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NetEase boss blames "damage" done by "a jerk" for Activision shutdown of World of Warcraft, Overwatch in China

"Feel terrible for players who lived in those worlds."

A senior figure at NetEase, the Chinese publisher of World of Warcraft and Overwatch, has blasted the actions of an unnamed "jerk" for the breakdown in relationship between his company and Activision Blizzard, which is run by the controversial Bobby Kotick.

WOW, Overwatch, Hearthstone, Diablo 3, Heroes of the Storm and the StarCraft series will become unplayable in China from 23rd January 2023, when NetEase's current license expires. Diablo Immortal is unaffected.

This morning, NetEase president of global investment and partnership Simon Zhu - who says he's spent "10,000 hours" playing the above games - reacted to the announcement in an extraordinary statement posted publicly via LinkedIn, where he blamed behind the scenes "damage" done by a "jerk" - who he left unnamed.

World of Warcraft: Dragonflight launches 28th November.

Here's the full quote:

"As a gamer who spent 10,000 hours in the world of Azeroth, Starcraft and Overwatch, I feel so heartbroken as I will not longer have the access to my account and memories next year," Zhu wrote.

"One day, when what has happened behind the scene could be told, developers and gamers will have a whole new level understanding of how much damage a jerk can make.

"Feel terrible for players who lived in those worlds."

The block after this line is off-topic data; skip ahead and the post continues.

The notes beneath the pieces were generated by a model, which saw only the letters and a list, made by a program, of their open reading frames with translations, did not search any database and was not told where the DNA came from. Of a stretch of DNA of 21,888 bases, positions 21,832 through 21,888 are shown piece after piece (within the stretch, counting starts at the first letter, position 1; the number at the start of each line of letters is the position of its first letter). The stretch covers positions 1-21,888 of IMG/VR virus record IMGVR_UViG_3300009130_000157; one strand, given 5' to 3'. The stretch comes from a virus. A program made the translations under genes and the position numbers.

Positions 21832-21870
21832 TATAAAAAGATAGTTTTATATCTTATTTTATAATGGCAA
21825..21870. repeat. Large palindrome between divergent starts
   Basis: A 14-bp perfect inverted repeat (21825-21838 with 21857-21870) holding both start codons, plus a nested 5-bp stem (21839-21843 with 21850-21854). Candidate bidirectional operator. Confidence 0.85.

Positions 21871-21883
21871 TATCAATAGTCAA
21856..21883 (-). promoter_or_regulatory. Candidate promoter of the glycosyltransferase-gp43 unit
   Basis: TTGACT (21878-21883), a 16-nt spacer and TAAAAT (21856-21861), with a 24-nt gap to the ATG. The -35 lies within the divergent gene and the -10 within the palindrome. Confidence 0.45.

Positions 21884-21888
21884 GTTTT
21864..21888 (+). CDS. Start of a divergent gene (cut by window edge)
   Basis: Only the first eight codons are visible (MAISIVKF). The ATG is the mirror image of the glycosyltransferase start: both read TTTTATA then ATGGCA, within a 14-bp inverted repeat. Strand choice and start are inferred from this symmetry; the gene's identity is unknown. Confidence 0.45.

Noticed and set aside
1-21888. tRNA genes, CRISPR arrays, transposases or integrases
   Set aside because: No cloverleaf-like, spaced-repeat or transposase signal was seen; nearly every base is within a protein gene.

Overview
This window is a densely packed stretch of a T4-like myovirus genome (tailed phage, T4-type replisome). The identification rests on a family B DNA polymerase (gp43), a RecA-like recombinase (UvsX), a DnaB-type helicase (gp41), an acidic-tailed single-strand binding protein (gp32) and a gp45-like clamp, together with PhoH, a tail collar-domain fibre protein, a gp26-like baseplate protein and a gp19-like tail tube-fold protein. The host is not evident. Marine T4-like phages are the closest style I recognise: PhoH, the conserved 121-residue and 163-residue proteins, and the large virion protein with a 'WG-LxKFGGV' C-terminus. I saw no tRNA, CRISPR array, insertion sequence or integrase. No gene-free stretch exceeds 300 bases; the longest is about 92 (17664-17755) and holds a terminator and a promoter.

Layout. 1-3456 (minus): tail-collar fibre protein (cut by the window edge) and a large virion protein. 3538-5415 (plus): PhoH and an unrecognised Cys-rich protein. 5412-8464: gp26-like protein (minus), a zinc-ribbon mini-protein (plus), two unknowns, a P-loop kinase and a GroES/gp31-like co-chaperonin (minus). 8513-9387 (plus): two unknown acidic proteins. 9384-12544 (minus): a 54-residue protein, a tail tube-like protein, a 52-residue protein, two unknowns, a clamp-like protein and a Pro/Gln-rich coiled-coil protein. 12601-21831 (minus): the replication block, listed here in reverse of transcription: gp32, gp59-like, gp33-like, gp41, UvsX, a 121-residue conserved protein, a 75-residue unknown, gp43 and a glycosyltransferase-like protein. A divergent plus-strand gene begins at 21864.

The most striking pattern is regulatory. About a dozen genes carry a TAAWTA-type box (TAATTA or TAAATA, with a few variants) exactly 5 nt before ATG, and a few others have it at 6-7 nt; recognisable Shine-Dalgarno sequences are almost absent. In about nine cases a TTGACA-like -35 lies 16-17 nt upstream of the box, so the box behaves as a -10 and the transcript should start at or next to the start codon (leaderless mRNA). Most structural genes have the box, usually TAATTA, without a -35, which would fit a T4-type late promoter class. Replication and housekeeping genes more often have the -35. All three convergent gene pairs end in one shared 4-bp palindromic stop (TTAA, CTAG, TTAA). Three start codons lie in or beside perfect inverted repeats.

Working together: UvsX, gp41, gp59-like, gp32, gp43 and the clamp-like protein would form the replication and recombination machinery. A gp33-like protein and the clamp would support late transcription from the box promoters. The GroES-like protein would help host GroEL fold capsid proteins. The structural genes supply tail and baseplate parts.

Zhu does not call out the "jerk" in question by name, though the implication seems fairly clear.

In an accompanying press release shared by NetEase, the publisher's CEO William Ding took a more official tone.

"We have put in a great deal of effort and tried with our utmost sincerity to negotiate with Activision Blizzard so that we could continue our collaboration and serve the many dedicated players in China," Ding stated. "However, there were material differences on key terms and we could not reach an agreement. We hold high regard in our product and operational standards and abide by our commitments to Chinese players.

"We are honored to have had the privilege of serving our gamers over the past 14 years and have shared many precious moments with them during that time. We will continue our promise to serve our players well until the last minute. We will make sure our players' data and assets are well protected in all of our games."

Early last week, Activision Blizzard signalled it was preparing to wind down its relationship with NetEase for World of Warcraft and other older games via a short paragraph in its most recent financial results.

"These agreements, which contributed approximately three percent of Activision Blizzard's consolidated net revenues in 2021, expire in January 2023," Activision's financial document stated. "We are in discussions regarding the renewal of these agreements, but a mutually-satisfactory deal may not be reached. We continue to see substantial long-term growth opportunities for our business in the country."

Today, NetEase claimed these games also represented a "low single digits" percentage of its overall income.

"The co-development and publishing of Diablo Immortal is covered by a separate long-term agreement and will continue," NetEase concluded.

Eurogamer has contacted Activision Blizzard for comment.

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